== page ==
There are approximately 1.3 million vapers in the UK (compared to 9 million tobacco smokers) and this number has been growing exponentially. The vaping sphere is a bit of an unknown to outsiders and comments such as “It’s still smoking though isn’t it, you’re still blowing smoke out” are understandably common (and wrong). Here’s my take:
- there is no tar in ecigarettes, which clogs up your lungs and kills you
- e-cigarettes do not contain the thousands of toxic chemicals present when inhaling tobacco smoke, which will kill you
- nicotine (usually present in ecigarettes) is a stimulant, much the same as coffee or tea and has comparable effects
- you can vary the nicotine strength of your ecigarette to suit or you can leave it out entirely
- you can reduce the strength over time to wean yourself off nicotine altogether (which is what I am doing)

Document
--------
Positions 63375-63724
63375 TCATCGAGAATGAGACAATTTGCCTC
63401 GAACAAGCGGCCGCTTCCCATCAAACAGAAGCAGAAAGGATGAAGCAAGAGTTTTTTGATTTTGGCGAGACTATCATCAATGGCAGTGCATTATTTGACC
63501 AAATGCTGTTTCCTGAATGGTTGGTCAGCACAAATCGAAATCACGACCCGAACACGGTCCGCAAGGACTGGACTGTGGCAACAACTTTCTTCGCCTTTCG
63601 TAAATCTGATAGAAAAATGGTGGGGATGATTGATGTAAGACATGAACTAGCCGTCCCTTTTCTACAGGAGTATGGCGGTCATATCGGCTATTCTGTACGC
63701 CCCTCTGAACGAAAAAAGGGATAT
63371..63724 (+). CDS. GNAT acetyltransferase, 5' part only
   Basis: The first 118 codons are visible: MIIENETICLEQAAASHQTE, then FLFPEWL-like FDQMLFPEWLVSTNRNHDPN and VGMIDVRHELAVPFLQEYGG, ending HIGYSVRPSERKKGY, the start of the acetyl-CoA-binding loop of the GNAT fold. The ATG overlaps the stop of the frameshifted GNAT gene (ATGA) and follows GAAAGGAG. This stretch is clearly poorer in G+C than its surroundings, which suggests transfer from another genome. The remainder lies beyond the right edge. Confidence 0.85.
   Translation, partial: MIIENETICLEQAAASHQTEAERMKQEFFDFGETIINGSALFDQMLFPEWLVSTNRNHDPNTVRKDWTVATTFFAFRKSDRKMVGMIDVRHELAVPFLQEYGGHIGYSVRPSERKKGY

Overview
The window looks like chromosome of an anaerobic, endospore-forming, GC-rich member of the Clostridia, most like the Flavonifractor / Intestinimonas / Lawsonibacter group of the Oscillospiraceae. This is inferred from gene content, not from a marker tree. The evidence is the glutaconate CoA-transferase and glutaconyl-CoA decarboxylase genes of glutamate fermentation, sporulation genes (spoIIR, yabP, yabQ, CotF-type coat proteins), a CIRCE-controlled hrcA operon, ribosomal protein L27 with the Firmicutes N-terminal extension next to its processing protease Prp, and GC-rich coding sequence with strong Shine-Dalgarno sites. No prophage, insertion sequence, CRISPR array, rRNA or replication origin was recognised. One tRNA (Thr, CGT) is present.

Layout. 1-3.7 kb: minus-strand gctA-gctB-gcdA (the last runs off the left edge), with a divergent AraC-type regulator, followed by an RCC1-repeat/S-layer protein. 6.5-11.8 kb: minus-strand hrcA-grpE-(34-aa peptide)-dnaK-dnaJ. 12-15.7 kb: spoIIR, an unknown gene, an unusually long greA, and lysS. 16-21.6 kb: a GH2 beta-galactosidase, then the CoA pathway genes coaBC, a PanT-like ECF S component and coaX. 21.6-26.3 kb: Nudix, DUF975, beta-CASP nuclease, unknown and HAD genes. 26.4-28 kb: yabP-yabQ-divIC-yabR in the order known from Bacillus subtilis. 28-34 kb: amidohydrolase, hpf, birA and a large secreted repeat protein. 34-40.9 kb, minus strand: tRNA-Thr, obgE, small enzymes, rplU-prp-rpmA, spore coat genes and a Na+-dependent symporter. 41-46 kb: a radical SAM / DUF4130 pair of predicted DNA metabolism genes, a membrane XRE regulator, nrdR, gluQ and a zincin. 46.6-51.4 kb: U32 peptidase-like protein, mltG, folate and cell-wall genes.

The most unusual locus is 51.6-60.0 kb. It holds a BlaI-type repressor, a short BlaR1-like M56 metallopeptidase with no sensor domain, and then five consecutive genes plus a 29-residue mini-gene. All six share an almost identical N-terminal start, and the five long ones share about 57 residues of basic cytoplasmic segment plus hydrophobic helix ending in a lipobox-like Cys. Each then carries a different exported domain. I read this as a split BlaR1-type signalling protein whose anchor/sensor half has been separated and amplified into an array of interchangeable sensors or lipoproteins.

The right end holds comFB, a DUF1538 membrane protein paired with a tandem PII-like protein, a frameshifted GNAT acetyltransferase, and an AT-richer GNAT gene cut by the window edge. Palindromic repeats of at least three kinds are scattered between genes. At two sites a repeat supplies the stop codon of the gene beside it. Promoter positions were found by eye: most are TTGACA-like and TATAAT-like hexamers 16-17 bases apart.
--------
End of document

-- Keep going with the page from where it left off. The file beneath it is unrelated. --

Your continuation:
- you are not blowing out smoke – it’s vaporised liquid, a steam/vapour
- it doesn’t smell unpleasant, in fact quite the opposite
- there is no known secondary inhalation risk from vaping as there is in passive tobacco smoking
- my worst case scenario is that I will be vaping for the rest of my life as opposed to dying from smoking tobacco
What is vaping?
Vaping is a physical alternative to smoking that provides you with comparable effects to smoking tobacco but with vastly reduced risks to your own health and the health of those around you. The vapour you inhale is the product of combusting liquid commonly referred to as ‘juice’ or ‘e-liquid’ within an ecigarette device. The inhaled vapour contains the following, in varying degrees: